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 PVSS7. Severe Contralateral Carotid Stenosis or Occlusion Does Not Impact Risk of Ipsilateral Stroke Following CEA

​Virendra I. Patel, Jeanwan Kang, Shankha Mukhopadhyay, Mark F. Conrad, David C. Brewster, Christopher J. Kwolek, Richard P. Cambria, Glenn M. LaMuraglia
Vascular and Endovascular Surgery, Massachusetts General Hospital, Boston, MA.

OBJECTIVES: The impact of severe (>70%) contralateral carotid stenosis or occlusion (SCSO) on outcomes following carotid endarterectomy (CEA) is controversial. This study evaluated the effect of SCSO on outcomes following CEA.

METHODS: All patients undergoing carotid endarterectomy at a single institution were retrospectively stratified according to the presence of SCSO. The perioperative outcomes of CEA in the presence of SCSO were analyzed using univariate and multivariable methods.
 
RESULTS: There were 2,945 CEA performed from 1/89 to 1/06, including 736 (25%) patients with SCSO. Patients identified with SCSO had a higher rate of prior contralateral CEA (44% vs. 21%; P<0.01), positive intra-operative EEG changes (31% vs. 17%; p<0.01), and use of an intra-operative shunt (40%. vs. 28%; p<0.01). Univariate analysis identified SCSO as a risk factor for any stroke (2.8% vs. 1.5%; p=0.02), death (2.2% vs. 1.1%; p=0.03), and any stroke/death (4.3% vs. 2.4%; p<0.01), but not ipsilateral stroke (1.6% vs. 1.2%; p=0.4). Multivariable regression demonstrated SCSO as an independent predictor of any stroke (OR1.8 [95%CI:1-3.3]; p=0.05) and any stroke/death (OR1.7 [95%CI:1.1-2.7]; p=0.02), without increasing risk of ipsilateral stroke (OR1.3 [95%CI:0.6-2.7]; p=0.2). The presence of SCSO was also associated with a higher risk of late mortality (HR1.3 [95%CI:1.1-1.4]; p<0.01).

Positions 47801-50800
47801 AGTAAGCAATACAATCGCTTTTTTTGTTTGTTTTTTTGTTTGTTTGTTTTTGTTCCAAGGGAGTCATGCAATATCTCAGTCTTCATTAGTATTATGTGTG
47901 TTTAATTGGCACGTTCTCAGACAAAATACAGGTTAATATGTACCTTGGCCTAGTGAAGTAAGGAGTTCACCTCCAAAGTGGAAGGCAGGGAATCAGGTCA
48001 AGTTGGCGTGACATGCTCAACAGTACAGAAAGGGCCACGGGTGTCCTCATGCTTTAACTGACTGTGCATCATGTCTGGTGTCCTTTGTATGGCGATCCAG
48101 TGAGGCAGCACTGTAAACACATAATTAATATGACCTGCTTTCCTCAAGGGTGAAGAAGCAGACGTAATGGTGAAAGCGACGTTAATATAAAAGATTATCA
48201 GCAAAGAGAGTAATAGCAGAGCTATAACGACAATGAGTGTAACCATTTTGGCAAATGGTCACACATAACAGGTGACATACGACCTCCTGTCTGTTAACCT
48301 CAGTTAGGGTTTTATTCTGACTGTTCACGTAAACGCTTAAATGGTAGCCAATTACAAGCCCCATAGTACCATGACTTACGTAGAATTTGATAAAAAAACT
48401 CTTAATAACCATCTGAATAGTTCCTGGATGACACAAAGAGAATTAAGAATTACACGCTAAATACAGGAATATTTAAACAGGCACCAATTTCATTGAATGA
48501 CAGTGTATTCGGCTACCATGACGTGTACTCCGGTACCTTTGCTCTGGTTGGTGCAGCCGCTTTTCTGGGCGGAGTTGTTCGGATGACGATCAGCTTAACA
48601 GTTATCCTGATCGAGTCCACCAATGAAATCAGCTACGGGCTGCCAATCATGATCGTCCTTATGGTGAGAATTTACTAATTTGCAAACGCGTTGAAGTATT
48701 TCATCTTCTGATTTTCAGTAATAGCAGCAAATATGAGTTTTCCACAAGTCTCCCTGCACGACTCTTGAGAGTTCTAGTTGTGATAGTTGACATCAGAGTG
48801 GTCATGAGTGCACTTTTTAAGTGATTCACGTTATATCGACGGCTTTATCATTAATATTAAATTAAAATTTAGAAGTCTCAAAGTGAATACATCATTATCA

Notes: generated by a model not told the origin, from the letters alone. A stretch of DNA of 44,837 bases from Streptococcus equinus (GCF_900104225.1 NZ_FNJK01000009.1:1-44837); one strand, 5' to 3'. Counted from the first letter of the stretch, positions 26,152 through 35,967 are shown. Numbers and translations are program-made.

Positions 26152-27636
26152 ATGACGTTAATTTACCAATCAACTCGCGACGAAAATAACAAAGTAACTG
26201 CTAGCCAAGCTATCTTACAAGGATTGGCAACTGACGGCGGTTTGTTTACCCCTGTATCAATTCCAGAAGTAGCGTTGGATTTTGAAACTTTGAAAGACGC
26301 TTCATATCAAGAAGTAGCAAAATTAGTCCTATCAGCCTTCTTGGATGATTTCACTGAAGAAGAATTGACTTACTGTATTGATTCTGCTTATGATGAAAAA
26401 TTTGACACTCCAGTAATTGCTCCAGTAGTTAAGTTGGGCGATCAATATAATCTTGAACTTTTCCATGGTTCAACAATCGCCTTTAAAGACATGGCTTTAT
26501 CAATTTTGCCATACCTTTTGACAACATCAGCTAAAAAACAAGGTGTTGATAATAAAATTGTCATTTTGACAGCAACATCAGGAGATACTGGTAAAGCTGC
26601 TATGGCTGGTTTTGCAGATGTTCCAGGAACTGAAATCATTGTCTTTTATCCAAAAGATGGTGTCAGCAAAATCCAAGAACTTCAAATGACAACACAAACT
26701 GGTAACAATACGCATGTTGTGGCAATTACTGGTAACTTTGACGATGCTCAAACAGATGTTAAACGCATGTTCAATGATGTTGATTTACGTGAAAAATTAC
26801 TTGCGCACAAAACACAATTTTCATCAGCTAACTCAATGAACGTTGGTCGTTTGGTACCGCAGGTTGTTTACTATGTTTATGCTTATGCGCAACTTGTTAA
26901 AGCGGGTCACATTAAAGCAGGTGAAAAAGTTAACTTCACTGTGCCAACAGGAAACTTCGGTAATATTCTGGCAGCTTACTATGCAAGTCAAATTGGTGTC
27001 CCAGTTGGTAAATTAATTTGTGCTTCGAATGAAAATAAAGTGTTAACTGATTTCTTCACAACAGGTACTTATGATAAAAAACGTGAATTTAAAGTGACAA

CONCLUSIONS: Although the presence of SCSO is a risk factor for any stroke/death with CEA, it does not increase the risk of ipsilateral stroke. These data suggest that increased attention to perioperative medical and hemodynamic management should be especially considered in this patient cohort, as the observed strokes do not occur in the territory at risk from the surgical procedure.
 
AUTHOR DISCLOSURES: D. C. Brewster: Nothing to disclose; R. P. Cambria: Nothing to disclose; M. F. Conrad: Nothing to disclose; J. Kang: Nothing to disclose; C. J. Kwolek: Nothing to disclose; G. M. LaMuraglia: Nothing to disclose; S. Mukhopadhyay: Nothing to disclose; V. I. Patel: Nothing to disclose.
 
Posted April 2013

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